I understand. But I just bought capacitors from them and they came quickly and exactly as ordered. I just guess YMMV...

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 Post subject: Re: My first TV project-1948 Magnavox CT-220
PostPosted: Apr Tue 07, 2020 4:36 am 
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Joined: May Sun 07, 2017 11:35 am
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Location: Belrose, NSW, Australia
A supplier in the US I've used for vintage and NOS stuff is Tube Depot. Under a week to ship to Australia, should be even quicker in the States.

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 Post subject: Re: My first TV project-1948 Magnavox CT-220
PostPosted: Apr Tue 07, 2020 12:29 pm 
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Joined: May Tue 01, 2007 4:01 am
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Location: Hamilton Square, New Jersey
I agree that Justradios takes a little longer, but for me I usually receive my order within a week of shipping. I’ve really liked their service over the years.


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 Post subject: Re: My first TV project-1948 Magnavox CT-220
PostPosted: Apr Tue 07, 2020 3:28 pm 
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Don't forget to check the mica capacitors in the horizontal AFC and oscillator circuits, as they are often a source of trouble. When you finish replacement of the components in there, perform the alignment. If everything is OK, that circuit works very well.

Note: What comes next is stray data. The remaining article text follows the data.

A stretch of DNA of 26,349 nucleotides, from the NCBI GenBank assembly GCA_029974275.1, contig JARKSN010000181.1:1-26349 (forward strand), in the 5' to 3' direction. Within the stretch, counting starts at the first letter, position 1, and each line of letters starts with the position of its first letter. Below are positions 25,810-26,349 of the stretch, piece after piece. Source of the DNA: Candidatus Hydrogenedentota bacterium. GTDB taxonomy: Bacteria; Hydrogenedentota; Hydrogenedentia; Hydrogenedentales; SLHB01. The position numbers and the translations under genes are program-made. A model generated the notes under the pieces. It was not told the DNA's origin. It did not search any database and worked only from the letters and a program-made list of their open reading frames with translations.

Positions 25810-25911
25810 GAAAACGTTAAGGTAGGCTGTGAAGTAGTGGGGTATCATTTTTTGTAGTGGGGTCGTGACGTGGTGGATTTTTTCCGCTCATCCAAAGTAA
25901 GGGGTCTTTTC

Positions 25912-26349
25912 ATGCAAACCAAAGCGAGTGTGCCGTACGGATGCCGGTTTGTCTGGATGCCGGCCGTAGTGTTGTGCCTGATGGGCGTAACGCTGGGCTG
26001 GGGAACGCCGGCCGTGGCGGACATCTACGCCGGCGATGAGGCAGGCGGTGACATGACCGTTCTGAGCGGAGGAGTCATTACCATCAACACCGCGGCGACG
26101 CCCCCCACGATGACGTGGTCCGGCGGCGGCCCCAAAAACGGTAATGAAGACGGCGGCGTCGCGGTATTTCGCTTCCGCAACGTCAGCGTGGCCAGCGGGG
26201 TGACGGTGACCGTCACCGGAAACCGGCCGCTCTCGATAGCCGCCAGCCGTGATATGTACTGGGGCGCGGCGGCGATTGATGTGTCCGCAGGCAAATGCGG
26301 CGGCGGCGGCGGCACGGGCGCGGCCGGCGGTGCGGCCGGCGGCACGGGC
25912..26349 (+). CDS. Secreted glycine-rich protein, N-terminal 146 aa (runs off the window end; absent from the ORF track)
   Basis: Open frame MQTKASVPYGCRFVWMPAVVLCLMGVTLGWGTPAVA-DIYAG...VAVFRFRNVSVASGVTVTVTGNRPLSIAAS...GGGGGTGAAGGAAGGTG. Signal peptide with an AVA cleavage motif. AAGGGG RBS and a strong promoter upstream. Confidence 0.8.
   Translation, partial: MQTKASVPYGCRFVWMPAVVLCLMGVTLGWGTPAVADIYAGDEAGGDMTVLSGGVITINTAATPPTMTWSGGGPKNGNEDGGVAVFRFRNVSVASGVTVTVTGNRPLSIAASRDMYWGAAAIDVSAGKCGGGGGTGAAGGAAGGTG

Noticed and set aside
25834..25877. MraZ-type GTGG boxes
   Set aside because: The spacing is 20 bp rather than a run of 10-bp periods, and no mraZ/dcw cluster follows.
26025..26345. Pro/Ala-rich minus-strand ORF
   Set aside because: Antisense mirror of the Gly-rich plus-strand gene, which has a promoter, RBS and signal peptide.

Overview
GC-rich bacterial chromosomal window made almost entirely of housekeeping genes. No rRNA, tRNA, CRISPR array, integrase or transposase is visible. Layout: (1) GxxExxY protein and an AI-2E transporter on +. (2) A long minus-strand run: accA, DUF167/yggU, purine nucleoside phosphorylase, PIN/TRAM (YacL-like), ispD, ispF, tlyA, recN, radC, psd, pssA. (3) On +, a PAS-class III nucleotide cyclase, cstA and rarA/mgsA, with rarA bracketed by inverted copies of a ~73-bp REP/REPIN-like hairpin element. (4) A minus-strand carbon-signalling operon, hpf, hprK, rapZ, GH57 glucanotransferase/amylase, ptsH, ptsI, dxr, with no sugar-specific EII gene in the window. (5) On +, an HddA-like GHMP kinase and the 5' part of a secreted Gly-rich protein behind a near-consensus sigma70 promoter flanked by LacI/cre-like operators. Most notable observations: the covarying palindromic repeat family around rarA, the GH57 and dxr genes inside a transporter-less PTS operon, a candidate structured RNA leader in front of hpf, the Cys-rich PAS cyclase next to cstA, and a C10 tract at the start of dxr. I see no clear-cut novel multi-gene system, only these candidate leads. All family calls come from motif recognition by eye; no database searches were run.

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 Post subject: Re: My first TV project-1948 Magnavox CT-220
PostPosted: Apr Tue 07, 2020 6:31 pm 
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Joined: May Tue 01, 2007 4:01 am
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Location: Hamilton Square, New Jersey
Thanks Tim. I ordered micas as I know that the micamolds were awful.


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 Post subject: 1948 Magnavox CT-220 Low Anode Voltage?
PostPosted: Apr Mon 13, 2020 11:35 pm 
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Joined: May Tue 01, 2007 4:01 am
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Location: Hamilton Square, New Jersey
Hi Everyone,

I just received a high voltage test probe in the mail. The anode voltage is 7kv. Is this low? I've read the spec sheet for the 12KP4 tube and the operating voltage is supposed to be 11kv. I have replaced the high voltage rectifier tube. I am still awaiting the capacitor delivery. I must note that the AC out of the transformer is 60 volts higher than the SAMS sheet, as is the DC B+. I figured it was a typo though. Any thoughts?